poor heat insulation by the plastic walls, thereby making external use undesirable because without adequate insulation overheating of the substrate would result; and
furthermore, irrigation needs more attention when plastic pots are used than when the cultivation occurs in clay fired pots because clay fired pots avoid the risks of excess water and the resulting asphyxiation of the roots.
In view of the above considerations, a desirable plastic material for use in the invention is polystyrene expanded, for it has fantastic capacity as a heat insulator. However, for aesthetic reasons polystyrene expanded limits the use of the invention in alveolar and sowing pots.
Accordingly, the Rastaplan™ container of the invention is designed to bring together the advantages of fired clay materials (porosity) and those of plastic materials (sterility, impermeability, less specific weight and non-fragile annulling), while at the same time eliminating the negative aspects of both materials. Furthermore, the Rastaplan™ system of the invention reevaluates the technique of subirrigation that is specialized in by:
continuous subirrigation by air by the septum-roller 2; and
subirrigation in sips (and in air) by the internal dripping chamber1a.
The porosity of the septum-roller 2, given the porous inert materials that form it, is obviously much more than that of fired clay. The septum-roller 2 forms a specialized substrate, with a constant dimensional structure, that surrounds the organic substrate of cultivation. Moreover, the root apparatus that inevitably moves to the internal wall of the septum-roller 2 does not move to the pot and instead installs itself on the circumference of the septum-roller 2, where a close-meshed net of capillary roots accomplishes a condition of hydroponic absorption. The physical and glomerule structure of the septum-roller 2 allows the rise again of the water by the capillary in the interstitial and in the internal granule itself; this causes the hydric capacity of the septum-roller 2 to be tied to the granulation and to the capacity of hydric retention of the inert material of which it is constructed.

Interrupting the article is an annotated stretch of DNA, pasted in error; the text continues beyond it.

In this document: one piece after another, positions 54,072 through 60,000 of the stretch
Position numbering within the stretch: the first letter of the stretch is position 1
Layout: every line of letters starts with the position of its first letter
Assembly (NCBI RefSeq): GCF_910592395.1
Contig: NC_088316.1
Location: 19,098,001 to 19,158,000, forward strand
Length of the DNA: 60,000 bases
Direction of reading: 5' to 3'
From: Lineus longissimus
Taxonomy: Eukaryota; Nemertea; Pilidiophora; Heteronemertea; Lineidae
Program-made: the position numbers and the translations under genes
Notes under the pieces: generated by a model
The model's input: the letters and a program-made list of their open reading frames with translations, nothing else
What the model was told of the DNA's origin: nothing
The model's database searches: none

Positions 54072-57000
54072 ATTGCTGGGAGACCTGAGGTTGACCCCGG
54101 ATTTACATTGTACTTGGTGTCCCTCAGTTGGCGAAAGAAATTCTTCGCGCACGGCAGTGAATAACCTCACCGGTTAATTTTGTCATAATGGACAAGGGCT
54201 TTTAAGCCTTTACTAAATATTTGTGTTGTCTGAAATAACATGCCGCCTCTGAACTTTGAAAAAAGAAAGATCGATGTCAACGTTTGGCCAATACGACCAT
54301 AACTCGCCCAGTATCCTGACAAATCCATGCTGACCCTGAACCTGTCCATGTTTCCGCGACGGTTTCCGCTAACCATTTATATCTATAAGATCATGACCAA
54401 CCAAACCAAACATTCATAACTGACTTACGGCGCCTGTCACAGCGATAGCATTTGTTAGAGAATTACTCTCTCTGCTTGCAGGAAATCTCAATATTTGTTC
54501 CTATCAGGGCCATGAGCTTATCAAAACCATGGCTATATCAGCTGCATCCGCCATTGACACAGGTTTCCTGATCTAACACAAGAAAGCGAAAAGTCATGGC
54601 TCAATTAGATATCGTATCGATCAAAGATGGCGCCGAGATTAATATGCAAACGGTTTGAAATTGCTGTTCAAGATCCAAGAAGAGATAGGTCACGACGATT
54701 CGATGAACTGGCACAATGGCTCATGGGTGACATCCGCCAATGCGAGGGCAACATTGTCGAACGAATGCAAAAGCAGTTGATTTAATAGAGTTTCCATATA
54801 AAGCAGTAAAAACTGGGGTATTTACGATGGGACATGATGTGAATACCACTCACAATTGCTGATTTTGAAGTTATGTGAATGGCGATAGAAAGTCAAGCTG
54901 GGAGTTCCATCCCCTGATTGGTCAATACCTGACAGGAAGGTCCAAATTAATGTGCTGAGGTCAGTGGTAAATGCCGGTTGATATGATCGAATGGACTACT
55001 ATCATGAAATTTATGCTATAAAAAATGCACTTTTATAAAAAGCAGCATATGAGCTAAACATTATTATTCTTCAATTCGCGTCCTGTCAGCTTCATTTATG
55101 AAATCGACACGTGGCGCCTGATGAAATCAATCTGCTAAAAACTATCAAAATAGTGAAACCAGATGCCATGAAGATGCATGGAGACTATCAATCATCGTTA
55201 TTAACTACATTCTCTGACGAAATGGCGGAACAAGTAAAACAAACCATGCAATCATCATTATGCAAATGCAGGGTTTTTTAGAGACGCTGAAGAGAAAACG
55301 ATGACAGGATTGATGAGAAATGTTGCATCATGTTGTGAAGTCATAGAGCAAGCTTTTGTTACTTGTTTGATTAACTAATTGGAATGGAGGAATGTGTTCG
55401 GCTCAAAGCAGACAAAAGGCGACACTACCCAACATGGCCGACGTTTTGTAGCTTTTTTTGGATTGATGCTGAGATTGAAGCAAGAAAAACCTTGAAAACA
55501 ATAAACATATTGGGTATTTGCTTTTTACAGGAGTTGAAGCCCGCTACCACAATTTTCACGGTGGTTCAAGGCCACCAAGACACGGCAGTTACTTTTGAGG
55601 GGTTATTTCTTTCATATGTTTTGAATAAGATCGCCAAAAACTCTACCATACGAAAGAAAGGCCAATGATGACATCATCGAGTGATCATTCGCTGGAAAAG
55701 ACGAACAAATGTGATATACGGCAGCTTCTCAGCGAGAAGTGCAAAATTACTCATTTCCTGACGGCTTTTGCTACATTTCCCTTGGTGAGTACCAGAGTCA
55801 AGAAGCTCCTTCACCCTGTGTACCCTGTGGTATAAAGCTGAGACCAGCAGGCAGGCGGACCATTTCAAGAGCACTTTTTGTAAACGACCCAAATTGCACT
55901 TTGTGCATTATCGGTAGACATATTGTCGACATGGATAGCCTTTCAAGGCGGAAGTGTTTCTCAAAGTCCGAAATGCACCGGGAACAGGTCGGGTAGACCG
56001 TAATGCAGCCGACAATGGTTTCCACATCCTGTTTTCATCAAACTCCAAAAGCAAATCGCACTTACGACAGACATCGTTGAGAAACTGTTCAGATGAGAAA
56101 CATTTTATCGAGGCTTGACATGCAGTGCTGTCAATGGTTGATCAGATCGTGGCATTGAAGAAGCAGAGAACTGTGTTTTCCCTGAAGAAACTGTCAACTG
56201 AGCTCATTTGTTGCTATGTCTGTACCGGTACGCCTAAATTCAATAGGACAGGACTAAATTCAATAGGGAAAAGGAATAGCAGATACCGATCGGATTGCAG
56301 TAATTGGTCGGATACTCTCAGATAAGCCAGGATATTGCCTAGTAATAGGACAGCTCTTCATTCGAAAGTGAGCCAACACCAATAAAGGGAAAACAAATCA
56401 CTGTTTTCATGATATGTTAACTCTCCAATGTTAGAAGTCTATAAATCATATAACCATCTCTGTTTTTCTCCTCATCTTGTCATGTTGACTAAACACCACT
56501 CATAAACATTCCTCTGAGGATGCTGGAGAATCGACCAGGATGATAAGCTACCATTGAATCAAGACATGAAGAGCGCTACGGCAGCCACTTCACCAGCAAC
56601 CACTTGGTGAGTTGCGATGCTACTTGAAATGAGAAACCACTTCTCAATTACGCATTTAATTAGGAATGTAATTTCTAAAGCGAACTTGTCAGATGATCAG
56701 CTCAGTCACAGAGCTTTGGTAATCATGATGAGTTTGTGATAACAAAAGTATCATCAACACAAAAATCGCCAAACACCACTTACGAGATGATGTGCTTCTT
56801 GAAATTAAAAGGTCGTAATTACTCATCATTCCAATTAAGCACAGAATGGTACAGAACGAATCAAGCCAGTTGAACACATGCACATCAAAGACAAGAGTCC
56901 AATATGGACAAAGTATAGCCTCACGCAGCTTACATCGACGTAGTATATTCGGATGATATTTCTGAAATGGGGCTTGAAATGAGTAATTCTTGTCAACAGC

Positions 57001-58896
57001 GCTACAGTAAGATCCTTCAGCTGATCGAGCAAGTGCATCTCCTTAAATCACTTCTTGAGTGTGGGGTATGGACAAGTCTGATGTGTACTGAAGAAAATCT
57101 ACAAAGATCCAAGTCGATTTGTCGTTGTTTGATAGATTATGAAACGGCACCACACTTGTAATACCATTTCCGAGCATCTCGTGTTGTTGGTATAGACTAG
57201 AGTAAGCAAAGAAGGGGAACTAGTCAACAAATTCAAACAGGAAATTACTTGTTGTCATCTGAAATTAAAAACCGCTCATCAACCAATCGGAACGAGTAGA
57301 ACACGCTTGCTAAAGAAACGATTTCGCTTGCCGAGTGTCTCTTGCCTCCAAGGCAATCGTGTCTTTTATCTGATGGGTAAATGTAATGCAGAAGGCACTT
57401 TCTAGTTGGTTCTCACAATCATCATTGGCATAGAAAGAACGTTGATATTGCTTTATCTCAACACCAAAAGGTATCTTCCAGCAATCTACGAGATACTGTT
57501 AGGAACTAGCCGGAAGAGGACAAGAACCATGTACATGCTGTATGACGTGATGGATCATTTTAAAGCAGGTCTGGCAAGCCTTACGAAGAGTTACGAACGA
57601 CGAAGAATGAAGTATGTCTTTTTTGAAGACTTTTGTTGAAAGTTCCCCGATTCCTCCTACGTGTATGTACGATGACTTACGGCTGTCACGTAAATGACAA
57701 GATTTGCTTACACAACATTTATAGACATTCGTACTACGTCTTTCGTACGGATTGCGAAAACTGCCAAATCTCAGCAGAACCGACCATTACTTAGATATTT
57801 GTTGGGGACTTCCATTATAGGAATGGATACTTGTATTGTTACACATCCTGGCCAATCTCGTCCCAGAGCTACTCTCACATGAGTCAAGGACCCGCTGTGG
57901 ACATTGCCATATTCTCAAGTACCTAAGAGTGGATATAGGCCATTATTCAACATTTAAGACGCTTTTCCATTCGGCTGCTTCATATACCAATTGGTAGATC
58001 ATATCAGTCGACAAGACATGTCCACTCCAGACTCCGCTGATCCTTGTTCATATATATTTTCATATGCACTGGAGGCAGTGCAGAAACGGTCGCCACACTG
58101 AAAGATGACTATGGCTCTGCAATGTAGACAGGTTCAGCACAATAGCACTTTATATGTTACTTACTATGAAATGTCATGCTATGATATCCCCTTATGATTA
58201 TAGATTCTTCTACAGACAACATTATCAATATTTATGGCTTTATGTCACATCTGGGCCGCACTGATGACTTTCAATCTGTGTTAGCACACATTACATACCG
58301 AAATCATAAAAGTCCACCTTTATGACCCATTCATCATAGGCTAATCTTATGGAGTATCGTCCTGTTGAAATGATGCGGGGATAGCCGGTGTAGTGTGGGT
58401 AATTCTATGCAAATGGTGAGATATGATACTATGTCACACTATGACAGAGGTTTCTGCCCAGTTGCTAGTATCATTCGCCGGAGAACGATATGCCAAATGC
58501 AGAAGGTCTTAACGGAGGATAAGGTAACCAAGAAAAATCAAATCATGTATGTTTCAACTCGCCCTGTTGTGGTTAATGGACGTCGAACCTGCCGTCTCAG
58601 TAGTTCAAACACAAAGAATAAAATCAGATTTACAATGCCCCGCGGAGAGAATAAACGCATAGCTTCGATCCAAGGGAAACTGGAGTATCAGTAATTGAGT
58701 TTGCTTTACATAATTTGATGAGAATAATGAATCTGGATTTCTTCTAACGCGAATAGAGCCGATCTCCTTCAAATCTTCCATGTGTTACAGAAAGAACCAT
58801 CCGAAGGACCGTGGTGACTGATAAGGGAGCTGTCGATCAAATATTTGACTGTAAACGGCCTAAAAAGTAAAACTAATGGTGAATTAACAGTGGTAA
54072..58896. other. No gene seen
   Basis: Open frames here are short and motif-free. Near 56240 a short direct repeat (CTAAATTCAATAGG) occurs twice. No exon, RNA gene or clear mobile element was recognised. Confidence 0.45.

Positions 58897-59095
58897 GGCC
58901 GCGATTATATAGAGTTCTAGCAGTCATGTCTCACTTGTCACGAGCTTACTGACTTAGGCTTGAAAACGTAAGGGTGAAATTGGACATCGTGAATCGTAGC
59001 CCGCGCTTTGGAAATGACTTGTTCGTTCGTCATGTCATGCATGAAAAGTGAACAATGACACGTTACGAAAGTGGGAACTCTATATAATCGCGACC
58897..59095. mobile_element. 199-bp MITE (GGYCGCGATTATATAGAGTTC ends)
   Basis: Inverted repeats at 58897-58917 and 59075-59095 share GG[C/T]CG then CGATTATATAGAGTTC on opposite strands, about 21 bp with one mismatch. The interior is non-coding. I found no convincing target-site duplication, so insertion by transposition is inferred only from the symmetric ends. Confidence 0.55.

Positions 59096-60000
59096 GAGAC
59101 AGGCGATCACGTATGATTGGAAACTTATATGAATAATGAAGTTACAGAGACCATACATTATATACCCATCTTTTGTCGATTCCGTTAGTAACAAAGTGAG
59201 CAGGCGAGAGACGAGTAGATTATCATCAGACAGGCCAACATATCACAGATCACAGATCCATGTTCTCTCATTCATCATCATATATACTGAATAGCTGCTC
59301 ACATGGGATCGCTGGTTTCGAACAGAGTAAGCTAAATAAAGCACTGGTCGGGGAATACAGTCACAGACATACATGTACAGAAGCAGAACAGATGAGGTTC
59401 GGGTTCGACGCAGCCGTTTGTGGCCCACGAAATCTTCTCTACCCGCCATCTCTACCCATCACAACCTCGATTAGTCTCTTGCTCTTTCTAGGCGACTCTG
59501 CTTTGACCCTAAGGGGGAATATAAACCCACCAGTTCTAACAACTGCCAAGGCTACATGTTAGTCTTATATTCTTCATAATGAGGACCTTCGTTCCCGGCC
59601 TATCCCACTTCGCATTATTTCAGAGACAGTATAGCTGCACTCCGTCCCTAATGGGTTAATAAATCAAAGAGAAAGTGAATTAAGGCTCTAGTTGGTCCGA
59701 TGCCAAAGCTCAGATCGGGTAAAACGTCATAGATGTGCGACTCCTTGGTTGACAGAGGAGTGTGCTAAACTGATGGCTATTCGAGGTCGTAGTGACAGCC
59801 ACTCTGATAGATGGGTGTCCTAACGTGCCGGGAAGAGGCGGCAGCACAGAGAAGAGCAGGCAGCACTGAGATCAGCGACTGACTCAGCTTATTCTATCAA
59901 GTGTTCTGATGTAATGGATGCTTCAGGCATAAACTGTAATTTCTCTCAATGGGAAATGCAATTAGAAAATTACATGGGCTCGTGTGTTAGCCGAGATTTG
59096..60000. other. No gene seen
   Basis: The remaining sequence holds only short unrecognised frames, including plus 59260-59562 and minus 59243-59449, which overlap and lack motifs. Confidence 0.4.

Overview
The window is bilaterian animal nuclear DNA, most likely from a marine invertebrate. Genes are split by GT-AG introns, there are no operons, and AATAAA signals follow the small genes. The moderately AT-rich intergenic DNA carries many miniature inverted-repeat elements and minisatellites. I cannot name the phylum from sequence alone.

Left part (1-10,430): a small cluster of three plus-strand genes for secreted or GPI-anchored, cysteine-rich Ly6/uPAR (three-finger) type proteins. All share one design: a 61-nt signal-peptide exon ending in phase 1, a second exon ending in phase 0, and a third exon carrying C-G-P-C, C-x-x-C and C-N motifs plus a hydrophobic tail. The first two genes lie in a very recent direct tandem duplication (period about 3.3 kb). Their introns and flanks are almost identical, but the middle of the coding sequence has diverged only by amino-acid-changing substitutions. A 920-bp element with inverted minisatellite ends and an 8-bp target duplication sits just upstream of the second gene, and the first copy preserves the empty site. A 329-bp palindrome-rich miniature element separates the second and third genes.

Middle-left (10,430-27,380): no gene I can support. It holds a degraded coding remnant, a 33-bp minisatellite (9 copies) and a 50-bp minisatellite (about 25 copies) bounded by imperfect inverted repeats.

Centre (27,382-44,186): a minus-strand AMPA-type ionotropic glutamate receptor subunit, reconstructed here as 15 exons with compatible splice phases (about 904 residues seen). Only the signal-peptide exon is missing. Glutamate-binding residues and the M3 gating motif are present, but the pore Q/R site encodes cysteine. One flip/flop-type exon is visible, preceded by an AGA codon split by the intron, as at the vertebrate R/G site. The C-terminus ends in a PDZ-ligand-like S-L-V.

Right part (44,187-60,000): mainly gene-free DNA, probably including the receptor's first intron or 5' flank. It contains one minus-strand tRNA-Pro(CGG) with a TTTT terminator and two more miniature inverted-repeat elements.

Through experimentation, very good values for the hydric capacity of the septum-roller 2 have been obtained when about 20%-40% of the volume is air capacity, which is possible with a wide range of inert porous materials and plastic polymers such as Perlite, Vermiculite, expanded clay, scoria carbon, nylon fibers not woven, polyamide fibers, polyesters, expanded uremic resin, and the like. Using such materials, it is possible to regulate the proportion between the solid state, liquid and gaseous state according to the conditions and the cultivation needs. It is also possible in accordance with the invention to indicate the interaction of water-roller-substrate-air and to determine the desired interaction. Thus, the septum-roller 2 extends the evaporating surface of the external ring of water 4a towards the inside and works, together with the irrigation canal 4, as an evaporator distributor responsive to the thermoigrometric external conditions and the hydric needs of the substrate of cultivation towards which the septum-roller 2 directs a continuous and immediate dispersal of humidity.
The hydric field in which the septum-roller 2 works has a potential which goes from values close to the zero of the base to values lower and lower towards the upper part thereof to a level of about -5 centibar. The capillary water of the septum-roller 2 moves towards the substrate by a tension gradient, with a crossed directional to that of the capillary rise of the distributor plate that at its turn is mentioned and correlated to the loss of water by evaporation. The hydric reinstatement moves generally in a hydric field with a potential of about -10 centibar. Also, the circulation of the humidity in the internal substrate of cultivation is even and constant and has capillary water circulating between -0.5 and -10 centibar.
For specific cultivation needs from hygrophytes to xerophytes, the potential hydric field of the invention can be restricted or widened by the standard cited. Thus, for operating on levels and frequency of irrigation, the Rastaplan™ system of the invention is therefore an elastic system which is adaptable to different cultivation needs and a dynamic system which is tied to the evaporation and to the absorption of the root system. Moreover, the invention has the particular benefits that the subirrigation is in sips correlated to the evaporimetric needs of the substrate system-plant atmosphere, thereby permitting the irrigation of water in a very fast and precise manner without hydric stress. Also, by the adoption of the dripping air chamber 1a, maximum drainage as well as the ventilation in the points where the potential hydric is near zero is permitted. As a result, the invention avoids stagnation as well as saturation due to an uninterrupted capillary rise.